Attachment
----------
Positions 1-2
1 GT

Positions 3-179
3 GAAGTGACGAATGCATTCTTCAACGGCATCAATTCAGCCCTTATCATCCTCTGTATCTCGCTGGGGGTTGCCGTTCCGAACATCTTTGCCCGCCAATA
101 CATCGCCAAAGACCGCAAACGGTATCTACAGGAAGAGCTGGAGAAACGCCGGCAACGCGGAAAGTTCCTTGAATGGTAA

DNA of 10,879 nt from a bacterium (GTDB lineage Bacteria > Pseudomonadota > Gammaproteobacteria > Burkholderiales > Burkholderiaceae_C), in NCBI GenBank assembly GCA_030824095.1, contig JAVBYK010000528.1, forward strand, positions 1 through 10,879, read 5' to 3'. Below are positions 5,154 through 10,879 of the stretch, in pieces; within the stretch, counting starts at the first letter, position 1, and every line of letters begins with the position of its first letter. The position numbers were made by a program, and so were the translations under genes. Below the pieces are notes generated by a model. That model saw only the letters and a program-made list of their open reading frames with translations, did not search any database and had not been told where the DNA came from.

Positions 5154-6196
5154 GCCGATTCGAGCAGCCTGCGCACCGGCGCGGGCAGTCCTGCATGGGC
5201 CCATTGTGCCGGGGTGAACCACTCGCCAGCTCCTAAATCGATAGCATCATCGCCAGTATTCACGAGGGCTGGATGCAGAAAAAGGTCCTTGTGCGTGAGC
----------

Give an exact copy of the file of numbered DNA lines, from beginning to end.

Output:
Positions 1-2
1 GT

Positions 3-179
3 GAAGTGACGAATGCATTCTTCAACGGCATCAATTCAGCCCTTATCATCCTCTGTATCTCGCTGGGGGTTGCCGTTCCGAACATCTTTGCCCGCCAATA
101 CATCGCCAAAGACCGCAAACGGTATCTACAGGAAGAGCTGGAGAAACGCCGGCAACGCGGAAAGTTCCTTGAATGGTAA

DNA of 10,879 nt from a bacterium (GTDB lineage Bacteria > Pseudomonadota > Gammaproteobacteria > Burkholderiales > Burkholderiaceae_C), in NCBI GenBank assembly GCA_030824095.1, contig JAVBYK010000528.1, forward strand, positions 1 through 10,879, read 5' to 3'. Below are positions 5,154 through 10,879 of the stretch, in pieces; within the stretch, counting starts at the first letter, position 1, and every line of letters begins with the position of its first letter. The position numbers were made by a program, and so were the translations under genes. Below the pieces are notes generated by a model. That model saw only the letters and a program-made list of their open reading frames with translations, did not search any database and had not been told where the DNA came from.

Positions 5154-6196
5154 GCCGATTCGAGCAGCCTGCGCACCGGCGCGGGCAGTCCTGCATGGGC
5201 CCATTGTGCCGGGGTGAACCACTCGCCAGCTCCTAAATCGATAGCATCATCGCCAGTATTCACGAGGGCTGGATGCAGAAAAAGGTCCTTGTGCGTGAGC